Paul James Kapilla was the 6th son of Michael and Mary and in 1904 was the first to be born in Illinois. The family worked hard and coal mining provided economic stability if not grandeur and luxury for them. Everyone did not follow Michael into the mines, however. At the onset of World War I the eldest boys Mike Jr., John and George enlisted and served with distinction. Mike Jr. was a saloon keeper and John was a tire builder for the Morgan-Wright Company. All three had moved from the family home in Staunton to the industrial hot bed of Detroit. Younger siblings Paul, Joseph, and Frank still lived with their parents and attended schools in Staunton. The addition of Joseph and Frank brought to 8 the number of sons that Michael and Mary produced, and Andrew was the only one of them to follow his father into the coal mines.
Andrew Kapilla was the fourth son of Mike and Mary and the third born in America. He married Anna Bednar in 1923, 5 years after joining his father in the Mowequa Coal Mine. Andrew and Anna were blessed with two children, Clifford and Shirleyann. Andrew was one of 115 miners earning $6.10 to produce 30 tons of coal each day and counting themselves fortunate to do so at the height of the Great Depression. On Christmas Eve, about half of the miners enjoyed the holiday with their families, and 54 reported to work as usual. At 8:15 a. m. Mary and Mike were having breakfast, discussing preparations for the holiday meal that evening when they heard the steam whistle blow. They were momentarily paralyzed. Although 7 of their sons had recently moved to Detroit where manufacturing and other jobs were plentiful, they still had one in Staunton and he went to work at the mine that morning. The steam whistle was an alert that something was wrong. Mike and Mary were already dressed and needed only to don their rain coats and grab umbrellas. They hoped and prayed that Andrew was safe, but there was no discussion about waiting to hear news or turning on the radio. That whistle meant trouble for someone, if not their son, and they would be there to help in any way possible. Hundreds of family members like Mike and Mary filled the streets and headed for the mine in the cold December rain.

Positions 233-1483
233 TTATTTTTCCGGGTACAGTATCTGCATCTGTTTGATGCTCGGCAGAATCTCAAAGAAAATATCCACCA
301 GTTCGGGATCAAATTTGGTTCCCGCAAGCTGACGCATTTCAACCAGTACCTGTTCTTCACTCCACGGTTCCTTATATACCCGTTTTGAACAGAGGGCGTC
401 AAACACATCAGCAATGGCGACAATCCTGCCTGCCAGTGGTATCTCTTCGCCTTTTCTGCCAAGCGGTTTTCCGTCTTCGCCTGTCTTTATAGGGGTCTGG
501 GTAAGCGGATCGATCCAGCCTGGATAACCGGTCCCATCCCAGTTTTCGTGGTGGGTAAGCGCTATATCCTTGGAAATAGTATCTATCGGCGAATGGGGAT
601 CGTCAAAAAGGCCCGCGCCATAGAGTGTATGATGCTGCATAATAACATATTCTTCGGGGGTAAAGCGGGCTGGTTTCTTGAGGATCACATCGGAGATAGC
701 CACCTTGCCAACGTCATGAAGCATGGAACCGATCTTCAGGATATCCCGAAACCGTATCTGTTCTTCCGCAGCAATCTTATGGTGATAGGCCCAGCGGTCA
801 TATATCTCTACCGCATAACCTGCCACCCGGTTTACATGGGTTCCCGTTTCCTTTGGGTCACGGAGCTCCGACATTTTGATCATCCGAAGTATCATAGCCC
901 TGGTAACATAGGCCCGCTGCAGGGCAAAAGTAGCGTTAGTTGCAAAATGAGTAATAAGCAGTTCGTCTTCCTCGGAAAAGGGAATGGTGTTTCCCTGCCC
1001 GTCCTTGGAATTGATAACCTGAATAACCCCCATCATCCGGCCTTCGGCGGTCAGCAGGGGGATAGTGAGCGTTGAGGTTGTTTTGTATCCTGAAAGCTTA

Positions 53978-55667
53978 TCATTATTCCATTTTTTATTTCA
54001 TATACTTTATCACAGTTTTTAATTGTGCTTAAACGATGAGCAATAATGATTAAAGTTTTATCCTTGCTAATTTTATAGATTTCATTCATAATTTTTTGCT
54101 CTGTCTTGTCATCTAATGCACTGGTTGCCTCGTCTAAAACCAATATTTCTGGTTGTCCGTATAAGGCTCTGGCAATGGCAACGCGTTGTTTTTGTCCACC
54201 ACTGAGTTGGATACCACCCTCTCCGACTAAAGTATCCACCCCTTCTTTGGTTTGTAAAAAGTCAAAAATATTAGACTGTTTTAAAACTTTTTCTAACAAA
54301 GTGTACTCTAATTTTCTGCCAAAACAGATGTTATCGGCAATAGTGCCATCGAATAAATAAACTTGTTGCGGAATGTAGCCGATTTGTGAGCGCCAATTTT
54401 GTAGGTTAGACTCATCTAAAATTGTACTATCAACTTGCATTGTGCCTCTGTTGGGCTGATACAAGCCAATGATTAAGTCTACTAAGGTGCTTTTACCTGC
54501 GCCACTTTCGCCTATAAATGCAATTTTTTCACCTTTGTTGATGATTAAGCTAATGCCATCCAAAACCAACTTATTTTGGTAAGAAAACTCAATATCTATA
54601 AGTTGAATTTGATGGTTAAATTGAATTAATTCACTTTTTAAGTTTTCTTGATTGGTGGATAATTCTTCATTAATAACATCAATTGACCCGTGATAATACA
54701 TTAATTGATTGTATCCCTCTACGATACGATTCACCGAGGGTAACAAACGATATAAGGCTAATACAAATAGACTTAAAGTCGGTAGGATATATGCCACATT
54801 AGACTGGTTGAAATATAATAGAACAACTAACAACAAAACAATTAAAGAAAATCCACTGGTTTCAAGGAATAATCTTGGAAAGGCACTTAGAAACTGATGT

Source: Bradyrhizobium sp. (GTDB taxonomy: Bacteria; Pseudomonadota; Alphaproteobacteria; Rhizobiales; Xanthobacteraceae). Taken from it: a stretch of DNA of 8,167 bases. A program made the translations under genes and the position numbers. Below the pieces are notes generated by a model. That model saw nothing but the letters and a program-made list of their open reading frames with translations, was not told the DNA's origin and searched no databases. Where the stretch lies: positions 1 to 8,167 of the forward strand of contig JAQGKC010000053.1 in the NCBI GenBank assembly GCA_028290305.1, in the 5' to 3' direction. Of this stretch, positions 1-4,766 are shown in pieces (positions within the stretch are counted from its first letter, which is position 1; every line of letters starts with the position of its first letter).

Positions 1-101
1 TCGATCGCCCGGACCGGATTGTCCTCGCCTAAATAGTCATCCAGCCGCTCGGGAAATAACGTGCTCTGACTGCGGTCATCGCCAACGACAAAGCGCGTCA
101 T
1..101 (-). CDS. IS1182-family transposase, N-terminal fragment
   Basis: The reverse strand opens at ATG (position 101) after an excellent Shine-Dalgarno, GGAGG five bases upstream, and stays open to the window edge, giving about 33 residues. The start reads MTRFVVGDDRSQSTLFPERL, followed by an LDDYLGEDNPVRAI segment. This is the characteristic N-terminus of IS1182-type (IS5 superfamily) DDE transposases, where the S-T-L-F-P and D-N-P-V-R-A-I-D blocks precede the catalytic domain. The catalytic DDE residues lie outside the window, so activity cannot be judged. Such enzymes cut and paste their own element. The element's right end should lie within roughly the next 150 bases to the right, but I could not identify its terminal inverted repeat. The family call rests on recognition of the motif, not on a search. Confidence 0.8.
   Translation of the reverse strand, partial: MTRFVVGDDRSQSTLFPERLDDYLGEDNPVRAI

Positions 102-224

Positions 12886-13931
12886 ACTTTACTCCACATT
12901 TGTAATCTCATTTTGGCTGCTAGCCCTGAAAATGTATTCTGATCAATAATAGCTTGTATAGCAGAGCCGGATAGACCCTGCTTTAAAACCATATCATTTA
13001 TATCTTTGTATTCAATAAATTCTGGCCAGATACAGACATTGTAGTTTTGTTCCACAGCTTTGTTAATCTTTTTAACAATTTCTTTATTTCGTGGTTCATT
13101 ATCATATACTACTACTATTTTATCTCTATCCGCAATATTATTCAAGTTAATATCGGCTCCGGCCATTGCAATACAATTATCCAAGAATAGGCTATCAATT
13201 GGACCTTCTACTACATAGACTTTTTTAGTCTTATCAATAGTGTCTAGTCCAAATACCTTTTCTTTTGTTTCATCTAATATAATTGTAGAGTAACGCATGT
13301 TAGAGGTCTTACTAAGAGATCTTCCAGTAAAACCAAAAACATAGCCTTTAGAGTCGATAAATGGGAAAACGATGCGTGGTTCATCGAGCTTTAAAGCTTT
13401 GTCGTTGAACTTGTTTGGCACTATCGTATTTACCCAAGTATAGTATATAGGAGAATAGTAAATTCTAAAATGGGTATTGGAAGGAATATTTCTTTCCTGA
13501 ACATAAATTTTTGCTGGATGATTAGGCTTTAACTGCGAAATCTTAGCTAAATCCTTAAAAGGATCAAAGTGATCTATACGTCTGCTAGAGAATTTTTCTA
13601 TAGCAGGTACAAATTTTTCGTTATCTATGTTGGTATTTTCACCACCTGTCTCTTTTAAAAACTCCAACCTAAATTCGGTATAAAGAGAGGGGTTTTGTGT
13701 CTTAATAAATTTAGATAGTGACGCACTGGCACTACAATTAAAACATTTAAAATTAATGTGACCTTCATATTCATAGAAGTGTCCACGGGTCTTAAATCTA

Before they were within site of the entrance to the mine word spread that an explosion occurred deep within and trapped many of the miners. State rescue workers, the fire department, the Red Cross, and the Mowequa hospital mobilized quickly. Townspeople pitched in to provide meals for the rescue workers. The Illinois Central Railroad provided sleeping cars and food for the rescue teams as well. Rescuers warned that the explosion was caused by poisonous gas, and all feared the collapse of shale and rock some 2,000 feet from the entrance may have crushed the mine’s ventilating system. The rescuers swung picks and shovels as relentlessly as the cold rain drenched the families and remaining miners who were kept back from the mouth of the mine.
There was no Christmas in Staunton in 1932. The crews labored for 2 days to recover the fallen men. Back pay and insurance payments did little to assuage the grief of their loss. The death toll, 54 souls, was the second largest for any mining disaster in the state since 1909. While Christmas would never be the same for Mike, Mary, and Anna, the legacy of Andrew in their children and grandchildren remained a source of strength and comfort throughout their remaining years.